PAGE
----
On this album, Ries’ trembling harmonies punctuate her sophisticated melodies. Her craftmanship is apparent on this exquisite folk recording. From the slightest wavering of vocals to the gentlest of brushes on the guitar pickups, Ries captured it all on the recording. While not as seemingly hip as Bon Iver’s Blood Bank, her recordings on the EP have a poignant delicacy that allow it to exist free from hype. In a different vein from On Laurel Lake is Ries’ 2007 release, Without A Bird.
Warmly analog and carefully orchestral, Without a Bird showcases the artistry of some of Chicago’s finest players: Kevin O’Donnell (Andrew Bird’s Bowl of Fire, Neko Case), Joel Paterson (Devil in a Woodpile, Kelly Hogan, Steve Dawson), Alison Chesley (Bob Mould, Verbow, Poi Dog Pondering) and Ariel Bolles (Bakelite 78). Without a Bird was recorded and mixed analog and it shows. As would be expected, in contrast to the On The Lake EP, the songs have much more of the city’s rhythms flowing through them.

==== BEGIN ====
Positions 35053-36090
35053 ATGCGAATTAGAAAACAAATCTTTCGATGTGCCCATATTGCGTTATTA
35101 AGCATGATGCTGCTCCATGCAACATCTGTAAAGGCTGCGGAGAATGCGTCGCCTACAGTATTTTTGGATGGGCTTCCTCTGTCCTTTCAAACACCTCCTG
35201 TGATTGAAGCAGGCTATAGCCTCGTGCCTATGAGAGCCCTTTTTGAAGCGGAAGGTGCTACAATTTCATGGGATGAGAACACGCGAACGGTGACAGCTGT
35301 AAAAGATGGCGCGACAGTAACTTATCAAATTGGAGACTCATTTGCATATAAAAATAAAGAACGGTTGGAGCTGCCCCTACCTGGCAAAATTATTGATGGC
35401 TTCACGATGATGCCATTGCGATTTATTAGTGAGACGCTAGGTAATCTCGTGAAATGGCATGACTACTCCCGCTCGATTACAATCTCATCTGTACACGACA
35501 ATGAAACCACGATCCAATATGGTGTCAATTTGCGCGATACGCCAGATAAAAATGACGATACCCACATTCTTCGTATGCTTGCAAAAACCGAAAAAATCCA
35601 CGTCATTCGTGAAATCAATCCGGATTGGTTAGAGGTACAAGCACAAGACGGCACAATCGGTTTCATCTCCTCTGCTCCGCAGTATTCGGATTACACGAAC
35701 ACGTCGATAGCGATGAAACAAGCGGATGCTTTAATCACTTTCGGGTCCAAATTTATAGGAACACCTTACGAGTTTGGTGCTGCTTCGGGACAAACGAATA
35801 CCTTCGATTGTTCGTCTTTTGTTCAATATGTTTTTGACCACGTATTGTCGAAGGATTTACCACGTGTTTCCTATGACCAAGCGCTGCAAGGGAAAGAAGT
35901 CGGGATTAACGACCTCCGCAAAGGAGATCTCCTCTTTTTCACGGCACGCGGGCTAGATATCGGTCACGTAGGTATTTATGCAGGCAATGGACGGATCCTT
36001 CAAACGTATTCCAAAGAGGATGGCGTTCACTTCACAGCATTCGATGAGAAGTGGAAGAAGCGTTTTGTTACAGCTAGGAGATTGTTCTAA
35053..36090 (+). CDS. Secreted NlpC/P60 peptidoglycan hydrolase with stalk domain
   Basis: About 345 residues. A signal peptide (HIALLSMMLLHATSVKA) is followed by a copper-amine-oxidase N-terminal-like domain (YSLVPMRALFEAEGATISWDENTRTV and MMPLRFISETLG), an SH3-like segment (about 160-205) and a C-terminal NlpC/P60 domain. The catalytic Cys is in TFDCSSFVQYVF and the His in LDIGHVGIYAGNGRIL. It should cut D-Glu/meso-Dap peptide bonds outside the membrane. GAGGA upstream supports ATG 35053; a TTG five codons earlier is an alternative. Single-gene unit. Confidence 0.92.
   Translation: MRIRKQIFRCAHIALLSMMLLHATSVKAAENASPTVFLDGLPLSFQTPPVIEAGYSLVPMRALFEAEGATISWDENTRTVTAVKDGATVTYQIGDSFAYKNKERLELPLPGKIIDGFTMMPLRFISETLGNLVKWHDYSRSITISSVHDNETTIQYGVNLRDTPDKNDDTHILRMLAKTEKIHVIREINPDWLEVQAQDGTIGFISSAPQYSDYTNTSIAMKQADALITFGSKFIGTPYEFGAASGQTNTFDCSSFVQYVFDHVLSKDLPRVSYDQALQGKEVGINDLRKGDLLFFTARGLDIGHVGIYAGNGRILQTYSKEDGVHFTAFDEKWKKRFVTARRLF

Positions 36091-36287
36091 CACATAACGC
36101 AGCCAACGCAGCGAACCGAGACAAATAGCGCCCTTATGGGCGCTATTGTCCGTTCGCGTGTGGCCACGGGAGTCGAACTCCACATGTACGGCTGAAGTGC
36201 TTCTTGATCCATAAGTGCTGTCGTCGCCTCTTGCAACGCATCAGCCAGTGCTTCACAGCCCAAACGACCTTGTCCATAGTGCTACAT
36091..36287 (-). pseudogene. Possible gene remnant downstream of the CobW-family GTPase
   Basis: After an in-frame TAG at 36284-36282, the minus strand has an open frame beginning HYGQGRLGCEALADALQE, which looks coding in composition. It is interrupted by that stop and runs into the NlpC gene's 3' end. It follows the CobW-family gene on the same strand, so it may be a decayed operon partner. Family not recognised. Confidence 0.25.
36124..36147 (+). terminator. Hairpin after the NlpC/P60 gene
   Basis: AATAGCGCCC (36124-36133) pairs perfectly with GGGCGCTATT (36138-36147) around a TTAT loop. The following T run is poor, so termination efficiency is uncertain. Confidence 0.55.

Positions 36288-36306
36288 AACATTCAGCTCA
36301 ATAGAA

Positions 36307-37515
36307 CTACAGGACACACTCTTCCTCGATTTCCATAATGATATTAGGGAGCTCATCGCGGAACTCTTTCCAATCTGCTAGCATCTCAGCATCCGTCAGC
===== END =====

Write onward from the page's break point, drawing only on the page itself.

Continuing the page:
Across albums, Ries’ music constantly grapples with the tumultuous dichotomy between life in the city and life in the country. In her own words: “This life I’ve chosen felt suddenly precarious, muddled, and far too far from the source. What do we really need? Out here in the ‘real’ world I ask for so much more than family, faith, food and shelter. So much vapor.”
While Ries’ songs are heartbreaking, they are not love songs. They speak to life — its joys and its anguish. Memories, dreams, and illusions sit beside anguished lonesomeness in Ries’ songs to create a heart wrenchingly powerful combination.